Bascom and AVR, a four LM92 temperature sensor system
My son was working a school project where the aim was to build a half-sphere with 24 lights (in groups of two) for use in a theatre.
The lights are controlled with a DMX system. When he described his plans to me, I was worried about the
temperature inside the half-sphere. I suggested mounting a few fans as well as making a temperature
monitoring and display system.
He asked me to build such a monitoring system and I agreed, thinking it
would a simple job. Actually, breadboarding the system was, but eventually building the whole thing
proved to be a lot of work as usual...
The system is divided into two parts: inside the half-sphere are four LM92 temperature sensors,
which are connected to a small box containing an ATTiny2313 controller. This controller reads
the four sensors and sends a temperature string over a low-speed RS232 cable to a display box which
is close to the DMX light controllers. The display box has an ATMega32 which reads the temperature string
and displays the result on a 240x128 graphics display using large digits. The ATMega32 also reads a potmeter
to be used as a trip value. When one of the temperature exceeds this value, the display is repeatedly
switched from normal to inverse as an alarm signal.
The sensor part.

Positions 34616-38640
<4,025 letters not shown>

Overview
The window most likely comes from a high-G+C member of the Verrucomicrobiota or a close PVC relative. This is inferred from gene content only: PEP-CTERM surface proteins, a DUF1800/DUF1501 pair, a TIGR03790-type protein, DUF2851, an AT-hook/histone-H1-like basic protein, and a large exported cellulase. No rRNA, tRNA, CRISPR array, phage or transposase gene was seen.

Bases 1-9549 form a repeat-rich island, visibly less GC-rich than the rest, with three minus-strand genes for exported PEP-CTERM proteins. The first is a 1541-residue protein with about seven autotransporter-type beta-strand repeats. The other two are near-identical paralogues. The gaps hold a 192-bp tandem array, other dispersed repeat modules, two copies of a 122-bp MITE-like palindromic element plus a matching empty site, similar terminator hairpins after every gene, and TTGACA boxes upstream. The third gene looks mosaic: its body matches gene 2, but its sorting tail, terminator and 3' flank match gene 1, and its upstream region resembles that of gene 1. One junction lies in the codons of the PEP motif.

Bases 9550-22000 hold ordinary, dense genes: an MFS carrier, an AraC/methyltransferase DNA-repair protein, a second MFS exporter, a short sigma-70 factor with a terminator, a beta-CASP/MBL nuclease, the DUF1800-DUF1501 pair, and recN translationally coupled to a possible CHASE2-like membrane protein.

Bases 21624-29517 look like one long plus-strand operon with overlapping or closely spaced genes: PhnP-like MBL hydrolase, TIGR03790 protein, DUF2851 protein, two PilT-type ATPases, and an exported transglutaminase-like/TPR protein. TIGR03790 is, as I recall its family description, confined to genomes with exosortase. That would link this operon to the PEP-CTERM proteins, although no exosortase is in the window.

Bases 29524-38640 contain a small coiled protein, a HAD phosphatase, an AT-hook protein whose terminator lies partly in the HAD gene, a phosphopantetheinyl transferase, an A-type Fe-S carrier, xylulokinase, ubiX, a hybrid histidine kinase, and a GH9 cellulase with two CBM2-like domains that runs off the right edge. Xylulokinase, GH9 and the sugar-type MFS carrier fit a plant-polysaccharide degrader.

The ATTiny2313 controller reads four
temperature sensors. I used these sensors as they are a bit more accurate than the
I described in the
The four sensors are mounted on a small PCB and connected with a short cable to the controller box:
The LM92 has two address pins, so the four sensors are set to I²C adresses 00, 01, 10 and 11.
The controller schematic:
also has a Max232 to send the temperature to the display unit. The unit has an LCD to show the temperature, but it
need not be connected once the half-sphere is in place.
, a CRC8 is calculated over the entire string sent. This is used in the display unit
to check the validity of the received temperature string.
The display part.
A 240x128 graphics display with Toshiba T6963 controller is used. The ATMega32 reads the temperature string from the
RS232 interface and display the temperatures using large size digits, so that the display can be read from some
distance. The digits were made in the bmp format and converted to Bascom format (Tools\Graphic Converter):
Also, a drawing of the half-sphere (somewhat distorted to have more room for the display of the temperatures)
is used as background:
The display is mounted in a plastic box:
and is connected to the sensor unit with a 15 meter long rs232 cable.
The display schematic:
shows the ATMega32 controller, a Max232 type interface chip, the graphics display with a CCFL converter for the backlight.
The display also needs an adjustable negative voltage to set the contrast.
checks the CRC8 of the received temperature string with the CRC8 included in the string itself. If the two do
not match, the display shows an appropiate message. A message is also shown if no string is received for more than
The ATMega32 is oversized for this purpose. A smaller controller such as the ATMega16 could be used instead. Note the remarks
ATMega fuse settings!